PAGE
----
This choice of wording seems to be made poorly, as several interactions are, unfortunately.

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    \$\begingroup\$ Good point on the dispelling. That means that even if you rule that line of effect protects the light source from interacting with darkness, if light was being shed through the glass the spell would still wink out. \$\endgroup\$ – TheVagrantDog Apr 25 '18 at 17:24
  • \$\begingroup\$ @TheVagrantDog Indeed, I would liken it to a feedback loop which disrupts the existing magic. \$\endgroup\$ – Slagmoth Apr 25 '18 at 17:40
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In short, a transparent barrier would not block either. From Light:

... the object sheds bright light ...

From Darkness:

Magic darkness spreads from a point you choose within range ... The darkness spreads around corners.

So, in the case of Light, the object glows, shedding non-magic light just as any other glowing object. Therefore, a transparent barrier would not impede it, much as if you had a strong enough transparent container and cast a fireball in it (from the inside, presumably), the barrier would stop the fireballs effect (fire damage), but the fireball would still be observable outside the barrier from the emanated light.

However, with Darkness, the darkness is considered magical, and thus bound by normal line of effect mechanics. It even goes around corners in a way that normal light would not. However, the text of the spell specifically states that you must cover the source with an opaque object, thus implying that a transparent object would be insufficient, and therefore overriding the generic rule with a specific rule.

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The description of the light spell reads:

Completely covering the object with something opaque blocks the light.

Also, the description of the darkness spell reads:

Completely covering the source of the darkness with an opaque object, such as a bowl or a helm, blocks the darkness.

The specification of opaque, implies that the light/dark is an emission emanating from the source.Thus for spells involving light/darkness line of sight is the key element. Thus, the area of effect is determined by line of sight. This could be expanded to include all effects involving vision.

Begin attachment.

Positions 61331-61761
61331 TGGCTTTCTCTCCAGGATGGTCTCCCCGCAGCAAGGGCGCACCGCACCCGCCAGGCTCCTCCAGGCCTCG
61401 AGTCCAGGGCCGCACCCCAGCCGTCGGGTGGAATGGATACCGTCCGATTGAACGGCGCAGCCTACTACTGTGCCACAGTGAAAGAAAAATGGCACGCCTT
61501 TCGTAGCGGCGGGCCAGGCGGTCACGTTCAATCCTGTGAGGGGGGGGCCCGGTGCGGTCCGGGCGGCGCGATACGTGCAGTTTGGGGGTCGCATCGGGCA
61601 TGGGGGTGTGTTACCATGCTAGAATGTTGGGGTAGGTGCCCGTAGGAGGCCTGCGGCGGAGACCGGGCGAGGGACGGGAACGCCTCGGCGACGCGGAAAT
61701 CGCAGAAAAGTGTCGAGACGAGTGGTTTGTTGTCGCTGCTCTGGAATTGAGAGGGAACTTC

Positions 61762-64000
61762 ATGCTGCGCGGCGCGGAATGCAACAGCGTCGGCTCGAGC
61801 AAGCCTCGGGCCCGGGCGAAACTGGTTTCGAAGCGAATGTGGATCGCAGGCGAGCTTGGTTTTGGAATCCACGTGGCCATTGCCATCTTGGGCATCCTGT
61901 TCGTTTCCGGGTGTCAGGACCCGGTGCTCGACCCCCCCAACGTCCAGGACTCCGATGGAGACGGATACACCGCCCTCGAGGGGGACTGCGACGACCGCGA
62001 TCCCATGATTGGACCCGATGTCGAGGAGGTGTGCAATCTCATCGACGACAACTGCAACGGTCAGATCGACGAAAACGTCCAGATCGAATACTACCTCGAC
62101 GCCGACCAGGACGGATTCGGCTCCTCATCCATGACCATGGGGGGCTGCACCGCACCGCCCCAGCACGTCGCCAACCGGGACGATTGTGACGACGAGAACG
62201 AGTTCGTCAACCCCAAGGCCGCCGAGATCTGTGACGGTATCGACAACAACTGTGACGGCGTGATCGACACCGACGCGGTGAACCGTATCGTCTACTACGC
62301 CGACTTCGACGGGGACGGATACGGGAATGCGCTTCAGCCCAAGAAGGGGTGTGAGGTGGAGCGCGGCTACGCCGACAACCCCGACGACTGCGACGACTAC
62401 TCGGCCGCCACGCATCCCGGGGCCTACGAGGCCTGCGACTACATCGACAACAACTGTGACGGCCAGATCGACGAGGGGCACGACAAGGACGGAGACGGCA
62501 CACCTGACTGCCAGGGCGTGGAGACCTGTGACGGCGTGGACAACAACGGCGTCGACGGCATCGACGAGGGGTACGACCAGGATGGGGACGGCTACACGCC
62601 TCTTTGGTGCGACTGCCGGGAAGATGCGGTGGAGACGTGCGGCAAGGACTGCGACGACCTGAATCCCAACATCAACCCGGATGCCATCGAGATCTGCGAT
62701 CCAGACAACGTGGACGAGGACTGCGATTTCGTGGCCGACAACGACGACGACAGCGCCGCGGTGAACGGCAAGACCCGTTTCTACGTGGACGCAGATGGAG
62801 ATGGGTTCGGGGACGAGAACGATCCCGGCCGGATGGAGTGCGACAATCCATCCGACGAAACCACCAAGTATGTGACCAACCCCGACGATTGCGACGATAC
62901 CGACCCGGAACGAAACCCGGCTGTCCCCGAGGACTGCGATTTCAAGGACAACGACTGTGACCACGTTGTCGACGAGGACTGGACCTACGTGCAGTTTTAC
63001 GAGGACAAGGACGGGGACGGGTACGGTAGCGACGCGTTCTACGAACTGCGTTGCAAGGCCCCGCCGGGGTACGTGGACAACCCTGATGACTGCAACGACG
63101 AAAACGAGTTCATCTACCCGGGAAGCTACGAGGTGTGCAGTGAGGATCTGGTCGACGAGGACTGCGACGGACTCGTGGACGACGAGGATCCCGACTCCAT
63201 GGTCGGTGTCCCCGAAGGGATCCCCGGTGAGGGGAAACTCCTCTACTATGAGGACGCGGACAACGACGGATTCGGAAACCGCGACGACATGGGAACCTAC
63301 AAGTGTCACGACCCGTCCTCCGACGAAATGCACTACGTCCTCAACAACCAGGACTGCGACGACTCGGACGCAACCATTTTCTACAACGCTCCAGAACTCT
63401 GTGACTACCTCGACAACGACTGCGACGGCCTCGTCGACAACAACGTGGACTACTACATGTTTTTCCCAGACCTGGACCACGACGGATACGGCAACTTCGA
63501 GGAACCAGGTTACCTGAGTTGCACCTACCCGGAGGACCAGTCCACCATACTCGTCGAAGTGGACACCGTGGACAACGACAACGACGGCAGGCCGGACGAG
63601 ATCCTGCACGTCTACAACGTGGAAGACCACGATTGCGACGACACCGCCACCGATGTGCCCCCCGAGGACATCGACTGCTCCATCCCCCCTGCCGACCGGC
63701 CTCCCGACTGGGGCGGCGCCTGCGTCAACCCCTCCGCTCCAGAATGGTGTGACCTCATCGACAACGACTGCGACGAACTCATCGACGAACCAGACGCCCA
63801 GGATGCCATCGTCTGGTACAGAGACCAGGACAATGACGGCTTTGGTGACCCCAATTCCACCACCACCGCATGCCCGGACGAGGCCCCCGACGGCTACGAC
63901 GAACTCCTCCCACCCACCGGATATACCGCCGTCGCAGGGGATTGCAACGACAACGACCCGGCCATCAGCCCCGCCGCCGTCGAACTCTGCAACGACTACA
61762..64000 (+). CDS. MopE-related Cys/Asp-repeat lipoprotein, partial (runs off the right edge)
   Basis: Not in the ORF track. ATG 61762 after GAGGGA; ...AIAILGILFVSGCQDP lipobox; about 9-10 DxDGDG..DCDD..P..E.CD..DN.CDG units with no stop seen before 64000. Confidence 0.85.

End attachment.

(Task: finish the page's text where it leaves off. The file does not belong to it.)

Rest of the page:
Transparent objects don't block line of sight. Let's take this a step further. If you rule that light is blocked by the transparent jar. Then similarly, I could wear a sheet of glass on the front of my helmet to block all gaze attacks.

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  • \$\begingroup\$ Line of sight is not the issue here. It is obvious that if I put a torch in a transparent container that its light would be visible. Line of effect (though technically not a thing in 5e by that name) is what I am interested in exploring. \$\endgroup\$ – Rubiksmoose Apr 25 '18 at 16:34
  • \$\begingroup\$ If that is your intent (and I think that logic is definitely worth exploring), I would put that into your answer in more detail. As it is, your answer doesn't really answer my question right now. \$\endgroup\$ – Rubiksmoose Apr 25 '18 at 16:39
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    \$\begingroup\$ transparent objects d0 block line of sight. \$\endgroup\$ – NautArch Apr 25 '18 at 16:55
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    \$\begingroup\$ @NautArch do you mean "line of effect"? Line of sight should still be there since you can see through it right? ravery, I have not downvoted but I am not yet convinced that line of sight is relevant here really. Just because an opaque object blocks the light, does not mean that a transparent one does not. \$\endgroup\$ – Rubiksmoose Apr 25 '18 at 16:59
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    \$\begingroup\$ @NautArch - and specific overrides general. Both light and darkness spells specify that the object must be opaque to block it \$\endgroup\$ – ravery Apr 25 '18 at 17:10
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Yes.
It will emit light outside the jar.

"... Until the spell ends, the object sheds bright light"

This is an oil lamp but with a pebble instead of a burning wick.
It sheds light.
It does not create a magical effect that lights up an area by some weird excitation of molecules spreading from the target. The spell's effect is to make the target glow - to shed light.

Really, this question is "does light go through glass" and if you take out the nearest window I think you'll find it does. So long as that glass is transparent.

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To prevent the rules from creating a nonsensical effect, I think it's important to keep the magical and nonmagical effects separate.

The rules about line of effect and area of effect describe how magic works. To hit someone with a fireball, you need line of effect between yourself and the target.

I don't think line of effect applies with a Light spell, because it has a range of "touch". You touch the coin, infuse it with magic, and it starts glowing. Now the coin has magic in it that's producing light.

Once the light leaves the surface of the coin, it's just light, and light passes through glass.

Now, let's say that you take your glass-encased penny into a Darkness spell. As soon as the light reaches the other side of the glass, it is blocked/absorbed by magical darkness--but the glass provides the coin with total cover against the Darkness spell, protecting it from being extinguished. When you bring your penny back out of the Darkness, it will still be glowing.

TL;DR Glass blocks magic, but it doesn't block light.